Cyber insurance for your business might be worth the cost. It deserves a good look because it educates on reducing risk, helps when a breach happens and can be a competitive advantage.
In 2015, data breach events are once again on the rise. How your organization, regardless of size, efficiently and compliantly manages a breach incident response can be the difference between being the next headline news story or going out of business.
As business owners and executives look for new ways to protect their business risks and branding, cyber insurance is receiving more consideration as a way to help you manage and respond, whether your data breach is caused by outside hackers, your own employees, or vendor relationships ranging from malicious intent to accidental release of information.
The use of cyber insurance communicates to clients, prospects and vendors that your business is serious about managing a data breach event and your commitment to protecting customer and employee information.
Here are three tips to consider when reviewing the option of adding a cyber insurance policy:
•Work with an insurance broker who understands cyber insurance. An insurance broker who understands cyber insurance can help educate your business on the different types of cyber insurance policies and validate the need for a cyber-insurance policy. A broker can also help you understand business interruption, legal liability, costs to investigate a data breach, notification to victims and defend/settle class-action lawsuits, including regulatory enforcement actions and fines.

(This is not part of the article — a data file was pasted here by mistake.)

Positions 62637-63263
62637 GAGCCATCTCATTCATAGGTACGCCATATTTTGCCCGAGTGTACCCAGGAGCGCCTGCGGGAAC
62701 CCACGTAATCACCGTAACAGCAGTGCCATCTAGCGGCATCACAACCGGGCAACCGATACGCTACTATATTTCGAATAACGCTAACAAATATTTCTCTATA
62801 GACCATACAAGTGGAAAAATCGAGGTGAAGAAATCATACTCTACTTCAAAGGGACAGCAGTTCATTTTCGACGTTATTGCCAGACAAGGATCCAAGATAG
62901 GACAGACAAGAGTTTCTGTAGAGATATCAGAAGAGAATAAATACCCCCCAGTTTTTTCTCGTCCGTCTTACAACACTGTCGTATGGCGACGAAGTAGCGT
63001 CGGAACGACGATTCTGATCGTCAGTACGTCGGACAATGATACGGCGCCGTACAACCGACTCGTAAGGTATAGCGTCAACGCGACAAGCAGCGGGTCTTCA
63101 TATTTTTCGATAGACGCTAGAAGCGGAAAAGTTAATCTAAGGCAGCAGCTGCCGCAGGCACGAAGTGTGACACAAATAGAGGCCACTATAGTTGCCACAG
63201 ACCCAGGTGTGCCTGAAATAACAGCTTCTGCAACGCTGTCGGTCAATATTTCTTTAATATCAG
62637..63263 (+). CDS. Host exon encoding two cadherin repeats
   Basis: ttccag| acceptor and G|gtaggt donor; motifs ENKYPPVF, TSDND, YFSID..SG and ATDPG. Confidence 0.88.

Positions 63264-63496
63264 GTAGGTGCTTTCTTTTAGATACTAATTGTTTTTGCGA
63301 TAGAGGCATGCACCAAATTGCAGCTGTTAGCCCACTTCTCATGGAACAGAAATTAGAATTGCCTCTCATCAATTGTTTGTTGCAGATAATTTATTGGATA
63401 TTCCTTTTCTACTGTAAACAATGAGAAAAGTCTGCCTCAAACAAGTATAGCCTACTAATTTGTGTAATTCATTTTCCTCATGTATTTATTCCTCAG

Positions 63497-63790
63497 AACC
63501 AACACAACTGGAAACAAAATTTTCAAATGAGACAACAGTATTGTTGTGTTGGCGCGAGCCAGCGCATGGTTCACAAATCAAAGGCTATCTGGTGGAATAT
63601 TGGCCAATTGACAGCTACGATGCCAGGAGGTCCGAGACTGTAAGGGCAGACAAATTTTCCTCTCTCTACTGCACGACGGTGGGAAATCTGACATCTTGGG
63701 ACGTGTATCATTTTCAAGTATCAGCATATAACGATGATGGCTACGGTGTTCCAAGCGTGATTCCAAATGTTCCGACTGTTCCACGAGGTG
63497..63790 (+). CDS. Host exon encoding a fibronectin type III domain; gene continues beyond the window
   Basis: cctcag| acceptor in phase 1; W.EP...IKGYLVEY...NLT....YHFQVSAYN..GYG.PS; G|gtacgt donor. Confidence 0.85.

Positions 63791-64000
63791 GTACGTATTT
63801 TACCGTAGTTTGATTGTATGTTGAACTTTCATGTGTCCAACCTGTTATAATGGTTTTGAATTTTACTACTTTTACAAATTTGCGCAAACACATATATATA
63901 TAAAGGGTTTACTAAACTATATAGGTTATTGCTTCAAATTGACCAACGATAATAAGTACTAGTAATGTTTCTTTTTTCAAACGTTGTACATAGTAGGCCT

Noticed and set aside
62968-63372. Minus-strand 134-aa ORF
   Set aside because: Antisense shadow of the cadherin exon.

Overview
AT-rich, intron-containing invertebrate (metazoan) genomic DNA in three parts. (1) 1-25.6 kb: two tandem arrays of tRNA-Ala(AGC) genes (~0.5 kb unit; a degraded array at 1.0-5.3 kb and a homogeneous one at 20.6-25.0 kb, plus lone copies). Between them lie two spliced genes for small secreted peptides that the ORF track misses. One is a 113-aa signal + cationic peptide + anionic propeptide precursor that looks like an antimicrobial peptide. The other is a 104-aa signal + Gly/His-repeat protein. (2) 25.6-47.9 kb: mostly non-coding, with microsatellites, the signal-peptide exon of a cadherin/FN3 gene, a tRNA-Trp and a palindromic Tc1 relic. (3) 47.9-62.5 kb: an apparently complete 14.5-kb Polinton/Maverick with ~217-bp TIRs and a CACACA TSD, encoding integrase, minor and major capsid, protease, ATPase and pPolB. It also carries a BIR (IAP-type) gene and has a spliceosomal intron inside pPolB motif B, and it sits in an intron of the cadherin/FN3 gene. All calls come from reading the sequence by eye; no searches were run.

•Data breach assessment. Your business needs to evaluate its overall risk of experiencing a data breach and the type data you collect, store and transmit.
Here are some questions to ask when considering cyber insurance: What type of industry are you in? What is the type and volume of data that your company collects, uses, stores, and transfers? What is the prominence of your brand? Are your technology and information security and governance best practices up to date? Are mobile devices an integral part of your business? What are the total number of vendors and third-party contractors with access to your company's sensitive data?
•Learn about cyber policy exclusions and endorsements. Not all cyber insurance policies are created equal. Ask about retroactive coverage for "prior, unknown data breaches." Ask about coverage that includes "loss of data" versus only "theft of data." If your business acts as a vendor or third party contractor for other businesses, ask about your cyber coverage that includes liability to cover your business clients.
The reality is, the challenges of a data breach event can include complex federal and state breach notification laws, and most small businesses lack the financial and human resources to respond. Cyber insurance can support your risk-management objectives.